Recent Books on Trade and Environment: GATT Phantoms Still Haunt the WTO

18 Pages Posted: 17 Sep 2004

See all articles by Joost Pauwelyn

Joost Pauwelyn

Graduate Institute of International and Development Studies (IHEID); Georgetown University Law Centre

Abstract

WTO jurisprudence, in particular in the area of trade and environment, continues to evolve. Books on the same topic roll off the academic presses as never before. Yet, not all of these publications have fully appreciated the dramatic change that took place with the shift from GATT to the WTO, especially the more nuanced decisions by the Appellate Body. This essay reviews four recent books on trade and environment. It sets the debate in a wider framework and then focuses on the extent to which trade rules genuinely prohibit ecological state intervention. Its main objective is to dispel some of the GATT-inspired myths that keep haunting the WTO, in particular to point at the narrowed scope of prohibited discrimination, the accepted extra-territorial effect of certain regulations (including the possibility to justify regulations based on process or production methods) and the increased relevance, including before WTO panels, of environmental agreements negotiated outside the WTO.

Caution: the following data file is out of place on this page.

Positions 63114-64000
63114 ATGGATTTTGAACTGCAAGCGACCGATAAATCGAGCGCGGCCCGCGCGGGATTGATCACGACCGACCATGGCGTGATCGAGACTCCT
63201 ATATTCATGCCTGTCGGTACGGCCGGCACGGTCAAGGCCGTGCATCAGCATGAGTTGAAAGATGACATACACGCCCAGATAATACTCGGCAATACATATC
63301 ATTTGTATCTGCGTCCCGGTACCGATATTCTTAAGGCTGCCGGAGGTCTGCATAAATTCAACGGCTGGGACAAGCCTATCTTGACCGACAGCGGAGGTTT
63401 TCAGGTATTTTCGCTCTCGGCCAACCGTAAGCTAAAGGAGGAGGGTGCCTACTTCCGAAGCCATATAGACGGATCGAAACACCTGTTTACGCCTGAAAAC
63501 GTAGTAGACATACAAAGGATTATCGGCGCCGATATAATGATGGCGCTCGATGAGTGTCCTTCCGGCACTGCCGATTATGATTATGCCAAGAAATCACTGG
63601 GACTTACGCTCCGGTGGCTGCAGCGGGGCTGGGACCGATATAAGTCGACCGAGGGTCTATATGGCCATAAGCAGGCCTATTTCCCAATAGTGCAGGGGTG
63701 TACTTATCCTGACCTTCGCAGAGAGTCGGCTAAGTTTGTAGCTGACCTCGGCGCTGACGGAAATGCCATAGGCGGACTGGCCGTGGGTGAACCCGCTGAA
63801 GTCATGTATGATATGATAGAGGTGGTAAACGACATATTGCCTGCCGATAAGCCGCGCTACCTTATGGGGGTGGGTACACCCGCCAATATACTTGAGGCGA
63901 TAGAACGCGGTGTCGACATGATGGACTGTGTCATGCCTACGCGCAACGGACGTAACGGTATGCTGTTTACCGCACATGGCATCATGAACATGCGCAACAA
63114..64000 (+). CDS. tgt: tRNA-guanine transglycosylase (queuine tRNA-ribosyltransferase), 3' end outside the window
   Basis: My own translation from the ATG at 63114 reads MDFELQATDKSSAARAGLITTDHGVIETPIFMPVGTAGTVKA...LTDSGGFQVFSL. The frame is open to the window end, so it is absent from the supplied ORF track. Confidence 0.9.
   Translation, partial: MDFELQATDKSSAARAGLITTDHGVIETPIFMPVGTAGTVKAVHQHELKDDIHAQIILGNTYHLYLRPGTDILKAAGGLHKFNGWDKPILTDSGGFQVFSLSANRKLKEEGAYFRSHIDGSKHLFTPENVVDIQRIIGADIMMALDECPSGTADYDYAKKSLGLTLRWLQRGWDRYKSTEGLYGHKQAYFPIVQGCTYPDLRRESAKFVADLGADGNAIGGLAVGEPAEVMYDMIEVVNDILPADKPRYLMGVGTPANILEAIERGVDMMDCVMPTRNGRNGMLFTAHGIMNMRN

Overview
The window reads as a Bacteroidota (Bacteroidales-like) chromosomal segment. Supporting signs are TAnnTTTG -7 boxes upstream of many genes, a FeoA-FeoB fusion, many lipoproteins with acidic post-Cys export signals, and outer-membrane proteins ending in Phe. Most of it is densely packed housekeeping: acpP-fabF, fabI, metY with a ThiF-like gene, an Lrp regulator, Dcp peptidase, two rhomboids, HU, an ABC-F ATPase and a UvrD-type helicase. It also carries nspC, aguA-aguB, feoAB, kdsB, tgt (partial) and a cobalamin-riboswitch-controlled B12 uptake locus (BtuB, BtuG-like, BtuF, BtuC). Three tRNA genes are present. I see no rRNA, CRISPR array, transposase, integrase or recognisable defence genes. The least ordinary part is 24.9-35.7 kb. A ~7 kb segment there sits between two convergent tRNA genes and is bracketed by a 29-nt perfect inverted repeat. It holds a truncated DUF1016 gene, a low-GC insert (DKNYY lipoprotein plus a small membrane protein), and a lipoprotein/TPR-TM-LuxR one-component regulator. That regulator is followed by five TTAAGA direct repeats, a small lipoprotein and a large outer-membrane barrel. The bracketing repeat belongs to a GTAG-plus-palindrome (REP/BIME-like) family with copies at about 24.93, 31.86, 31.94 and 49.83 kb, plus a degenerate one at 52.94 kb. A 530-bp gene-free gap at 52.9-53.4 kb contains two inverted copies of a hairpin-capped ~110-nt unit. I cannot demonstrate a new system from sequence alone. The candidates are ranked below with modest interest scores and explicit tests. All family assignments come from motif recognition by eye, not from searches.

Keywords: international trade, environment, WTO

Suggested Citation

Pauwelyn, Joost, Recent Books on Trade and Environment: GATT Phantoms Still Haunt the WTO. Available at SSRN: https://ssrn.com/abstract=591651

Joost Pauwelyn (Contact Author)

Graduate Institute of International and Development Studies (IHEID) ( email )

PO Box 136
Geneva, Geneva CH-1211
Switzerland

HOME PAGE: http://graduateinstitute.ch

Georgetown University Law Centre ( email )

600 New Jersey Avenue, NW
Washington, DC 20001
United States

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